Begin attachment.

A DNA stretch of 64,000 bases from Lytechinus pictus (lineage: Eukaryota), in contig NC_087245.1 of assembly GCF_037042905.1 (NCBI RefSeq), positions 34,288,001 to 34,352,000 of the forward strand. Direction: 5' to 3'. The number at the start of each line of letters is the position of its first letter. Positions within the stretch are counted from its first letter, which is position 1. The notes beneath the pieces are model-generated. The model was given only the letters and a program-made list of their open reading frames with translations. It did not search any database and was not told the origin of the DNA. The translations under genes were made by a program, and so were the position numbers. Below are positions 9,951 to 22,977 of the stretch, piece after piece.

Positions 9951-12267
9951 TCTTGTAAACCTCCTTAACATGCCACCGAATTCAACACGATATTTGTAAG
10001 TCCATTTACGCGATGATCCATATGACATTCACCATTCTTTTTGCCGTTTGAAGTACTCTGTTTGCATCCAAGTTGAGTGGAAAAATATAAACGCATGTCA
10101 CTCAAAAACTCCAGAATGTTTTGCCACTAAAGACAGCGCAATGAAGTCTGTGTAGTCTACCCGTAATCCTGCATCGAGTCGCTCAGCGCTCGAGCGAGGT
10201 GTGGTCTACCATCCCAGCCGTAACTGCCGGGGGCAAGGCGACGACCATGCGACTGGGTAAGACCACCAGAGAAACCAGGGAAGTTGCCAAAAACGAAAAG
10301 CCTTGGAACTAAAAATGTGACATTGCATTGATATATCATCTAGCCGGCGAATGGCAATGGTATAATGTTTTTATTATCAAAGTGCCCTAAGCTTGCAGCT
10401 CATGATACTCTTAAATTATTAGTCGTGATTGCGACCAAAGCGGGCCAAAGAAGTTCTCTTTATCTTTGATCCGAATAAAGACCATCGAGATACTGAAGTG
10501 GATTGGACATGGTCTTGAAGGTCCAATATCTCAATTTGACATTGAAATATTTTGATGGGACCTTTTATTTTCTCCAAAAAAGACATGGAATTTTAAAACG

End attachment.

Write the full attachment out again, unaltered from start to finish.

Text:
A DNA stretch of 64,000 bases from Lytechinus pictus (lineage: Eukaryota), in contig NC_087245.1 of assembly GCF_037042905.1 (NCBI RefSeq), positions 34,288,001 to 34,352,000 of the forward strand. Direction: 5' to 3'. The number at the start of each line of letters is the position of its first letter. Positions within the stretch are counted from its first letter, which is position 1. The notes beneath the pieces are model-generated. The model was given only the letters and a program-made list of their open reading frames with translations. It did not search any database and was not told the origin of the DNA. The translations under genes were made by a program, and so were the position numbers. Below are positions 9,951 to 22,977 of the stretch, piece after piece.

Positions 9951-12267
9951 TCTTGTAAACCTCCTTAACATGCCACCGAATTCAACACGATATTTGTAAG
10001 TCCATTTACGCGATGATCCATATGACATTCACCATTCTTTTTGCCGTTTGAAGTACTCTGTTTGCATCCAAGTTGAGTGGAAAAATATAAACGCATGTCA
10101 CTCAAAAACTCCAGAATGTTTTGCCACTAAAGACAGCGCAATGAAGTCTGTGTAGTCTACCCGTAATCCTGCATCGAGTCGCTCAGCGCTCGAGCGAGGT
10201 GTGGTCTACCATCCCAGCCGTAACTGCCGGGGGCAAGGCGACGACCATGCGACTGGGTAAGACCACCAGAGAAACCAGGGAAGTTGCCAAAAACGAAAAG
10301 CCTTGGAACTAAAAATGTGACATTGCATTGATATATCATCTAGCCGGCGAATGGCAATGGTATAATGTTTTTATTATCAAAGTGCCCTAAGCTTGCAGCT
10401 CATGATACTCTTAAATTATTAGTCGTGATTGCGACCAAAGCGGGCCAAAGAAGTTCTCTTTATCTTTGATCCGAATAAAGACCATCGAGATACTGAAGTG
10501 GATTGGACATGGTCTTGAAGGTCCAATATCTCAATTTGACATTGAAATATTTTGATGGGACCTTTTATTTTCTCCAAAAAAGACATGGAATTTTAAAACG